Grounds for Thought celebrates 30 years as BG’s beating heart
For 30 years, the Bowling Green community has had a place “where everybody knows your name.” Co-founded in 1989 by Sandy and Jerry Wicks and handed over to their son, current co-owner Kelly Wicks, in 1991, Grounds for Thought has been the beating heart of downtown BG. From the Wicks family’s role in founding the annual Black Swamp Arts Festival in 1993 to their continued championing of local artists through concerts and galleries, Grounds for Thought has long staked out an identity as more than just a coffee shop.
Through its history the shop has functioned as a café, a coffee roaster, a used book store, a record store, a music venue, an art gallery, and a charitable entity, to name a few. It’s that insatiable urge to provide for the community that sets Grounds for Thought apart from a run-of-the-mill place to get a hot cup of joe.
Serving coffee and ideas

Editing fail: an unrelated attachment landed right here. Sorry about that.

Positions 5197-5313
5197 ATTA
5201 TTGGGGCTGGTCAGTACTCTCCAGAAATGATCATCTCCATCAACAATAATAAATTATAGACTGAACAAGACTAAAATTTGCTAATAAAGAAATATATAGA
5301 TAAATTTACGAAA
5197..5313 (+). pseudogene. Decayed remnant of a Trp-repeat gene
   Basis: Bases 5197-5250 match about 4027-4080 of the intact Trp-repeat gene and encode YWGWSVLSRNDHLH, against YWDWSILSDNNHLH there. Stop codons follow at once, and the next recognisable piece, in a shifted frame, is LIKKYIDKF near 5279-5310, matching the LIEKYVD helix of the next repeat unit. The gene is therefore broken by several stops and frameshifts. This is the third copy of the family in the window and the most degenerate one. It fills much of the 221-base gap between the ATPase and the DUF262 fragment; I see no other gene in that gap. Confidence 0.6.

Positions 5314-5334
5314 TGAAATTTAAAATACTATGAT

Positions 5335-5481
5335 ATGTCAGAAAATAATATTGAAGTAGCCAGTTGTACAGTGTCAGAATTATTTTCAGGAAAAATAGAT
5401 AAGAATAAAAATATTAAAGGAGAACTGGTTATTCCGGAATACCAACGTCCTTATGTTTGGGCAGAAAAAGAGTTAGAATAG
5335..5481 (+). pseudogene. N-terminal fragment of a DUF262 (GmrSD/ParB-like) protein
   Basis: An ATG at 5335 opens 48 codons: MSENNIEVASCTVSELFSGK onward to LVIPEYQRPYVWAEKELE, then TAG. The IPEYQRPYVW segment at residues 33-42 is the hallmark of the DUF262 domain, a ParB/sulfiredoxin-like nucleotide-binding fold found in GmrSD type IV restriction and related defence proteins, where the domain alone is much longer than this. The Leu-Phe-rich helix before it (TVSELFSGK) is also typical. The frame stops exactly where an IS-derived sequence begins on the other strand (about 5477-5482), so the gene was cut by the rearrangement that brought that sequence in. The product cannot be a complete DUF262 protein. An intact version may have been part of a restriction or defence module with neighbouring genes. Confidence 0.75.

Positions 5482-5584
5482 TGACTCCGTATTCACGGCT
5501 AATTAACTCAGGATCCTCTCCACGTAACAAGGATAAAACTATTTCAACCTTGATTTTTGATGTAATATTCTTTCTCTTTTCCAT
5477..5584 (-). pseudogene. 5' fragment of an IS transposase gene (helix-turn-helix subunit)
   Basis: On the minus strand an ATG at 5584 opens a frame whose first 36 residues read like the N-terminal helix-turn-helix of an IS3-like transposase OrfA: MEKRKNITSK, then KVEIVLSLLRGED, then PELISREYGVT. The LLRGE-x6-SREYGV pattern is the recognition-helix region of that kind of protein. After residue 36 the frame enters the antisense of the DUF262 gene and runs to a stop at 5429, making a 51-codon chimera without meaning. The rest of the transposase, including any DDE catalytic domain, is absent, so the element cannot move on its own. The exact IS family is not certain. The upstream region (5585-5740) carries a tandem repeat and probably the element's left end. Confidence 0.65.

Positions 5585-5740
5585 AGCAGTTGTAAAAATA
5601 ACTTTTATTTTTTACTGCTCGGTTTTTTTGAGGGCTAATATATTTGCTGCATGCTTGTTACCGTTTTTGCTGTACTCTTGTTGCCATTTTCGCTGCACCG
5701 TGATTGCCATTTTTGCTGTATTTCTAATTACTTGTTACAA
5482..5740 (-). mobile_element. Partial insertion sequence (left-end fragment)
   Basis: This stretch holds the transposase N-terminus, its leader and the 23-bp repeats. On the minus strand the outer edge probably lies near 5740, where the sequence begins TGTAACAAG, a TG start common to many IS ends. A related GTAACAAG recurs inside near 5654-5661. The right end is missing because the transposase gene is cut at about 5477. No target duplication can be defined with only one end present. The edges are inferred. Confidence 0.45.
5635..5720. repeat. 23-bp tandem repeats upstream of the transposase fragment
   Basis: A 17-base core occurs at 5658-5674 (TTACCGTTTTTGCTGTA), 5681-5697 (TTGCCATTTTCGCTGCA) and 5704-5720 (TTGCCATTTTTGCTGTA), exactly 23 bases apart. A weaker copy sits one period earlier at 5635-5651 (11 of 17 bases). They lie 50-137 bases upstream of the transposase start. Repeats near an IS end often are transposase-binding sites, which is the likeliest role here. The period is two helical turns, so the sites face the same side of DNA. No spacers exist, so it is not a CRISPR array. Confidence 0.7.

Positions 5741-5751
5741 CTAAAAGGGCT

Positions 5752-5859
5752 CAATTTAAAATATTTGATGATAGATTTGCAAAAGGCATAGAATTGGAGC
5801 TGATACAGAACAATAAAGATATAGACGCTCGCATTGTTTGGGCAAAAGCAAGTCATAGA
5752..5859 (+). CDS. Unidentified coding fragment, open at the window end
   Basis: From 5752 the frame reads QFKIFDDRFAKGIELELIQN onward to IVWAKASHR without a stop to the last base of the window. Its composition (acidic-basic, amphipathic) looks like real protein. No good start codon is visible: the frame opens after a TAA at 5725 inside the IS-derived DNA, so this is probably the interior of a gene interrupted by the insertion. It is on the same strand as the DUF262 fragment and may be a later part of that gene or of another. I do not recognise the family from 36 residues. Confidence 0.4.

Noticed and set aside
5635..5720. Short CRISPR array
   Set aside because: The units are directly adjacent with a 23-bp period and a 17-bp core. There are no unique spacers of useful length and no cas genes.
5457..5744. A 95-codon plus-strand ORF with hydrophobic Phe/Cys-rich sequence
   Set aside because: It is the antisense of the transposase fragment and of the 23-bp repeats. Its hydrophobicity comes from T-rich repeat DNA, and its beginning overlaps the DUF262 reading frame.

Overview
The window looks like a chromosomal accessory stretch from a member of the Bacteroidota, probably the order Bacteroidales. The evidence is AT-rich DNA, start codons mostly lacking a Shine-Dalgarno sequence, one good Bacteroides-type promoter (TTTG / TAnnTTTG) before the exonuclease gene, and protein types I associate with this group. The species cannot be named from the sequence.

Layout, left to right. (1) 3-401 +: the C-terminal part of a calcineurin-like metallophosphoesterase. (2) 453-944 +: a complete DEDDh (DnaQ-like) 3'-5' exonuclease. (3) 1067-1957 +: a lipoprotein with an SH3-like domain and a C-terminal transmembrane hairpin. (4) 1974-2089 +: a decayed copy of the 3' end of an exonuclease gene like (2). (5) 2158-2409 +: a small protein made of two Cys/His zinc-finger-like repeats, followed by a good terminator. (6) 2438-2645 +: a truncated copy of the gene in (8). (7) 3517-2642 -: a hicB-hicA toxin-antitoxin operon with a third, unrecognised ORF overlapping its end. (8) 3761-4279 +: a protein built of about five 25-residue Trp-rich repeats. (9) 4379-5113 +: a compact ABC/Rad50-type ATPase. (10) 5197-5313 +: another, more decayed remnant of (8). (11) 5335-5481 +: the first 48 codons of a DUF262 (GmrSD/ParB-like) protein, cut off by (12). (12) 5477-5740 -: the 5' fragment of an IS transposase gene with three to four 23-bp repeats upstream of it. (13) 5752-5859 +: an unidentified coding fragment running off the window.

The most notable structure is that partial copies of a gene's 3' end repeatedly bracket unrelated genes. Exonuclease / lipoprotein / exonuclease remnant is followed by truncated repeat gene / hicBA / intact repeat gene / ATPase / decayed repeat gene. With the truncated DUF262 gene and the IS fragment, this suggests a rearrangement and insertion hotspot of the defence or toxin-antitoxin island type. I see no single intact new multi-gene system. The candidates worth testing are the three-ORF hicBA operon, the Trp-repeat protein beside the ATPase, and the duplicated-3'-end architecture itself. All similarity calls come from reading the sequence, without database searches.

Grounds for Thought’s welcoming atmosphere starts at its plain, rectangular hanging sign and inviting window decals announcing: “Grounds for thought” as both a name and a manifesto, of sorts. It’s as much a place for the exchange of ideas and the building of friendships as it is a place to get a great cup of coffee and a handmade pastry.
The clientele runs the gamut from college students, gamely studying for an impending test, to a devoted coterie of jigsaw puzzlers, to folks swinging by for a quick jolt of caffeine on their way to work. Rarely does a place draw in a crowd so wide-ranging in both ages and tastes. It’s a special little corner of the world that begs to be shared, taking its role at the center of BG seriously. From the inviting culture it’s created over 30 years to the innumerable arts and music events that have found a home within its walls, Grounds for Thought shows its love for the BG community. And there’s no doubt the feeling is mutual.
The Big 3-0
Beginning Friday, October 25 through Sunday, October 27, Grounds for Thought will celebrate a 30th birthday with a weekend-long party; selling coffee for 50¢— the price of a cup when they opened in 1989— bringing in musical performances, showing new artwork and raffling off prizes. Genuine community is a valuable yet rare thing. After 30 years of being a catalyst for that precious commodity, Grounds for Though will be taking a well-earned victory lap.
Here’s to 30 more.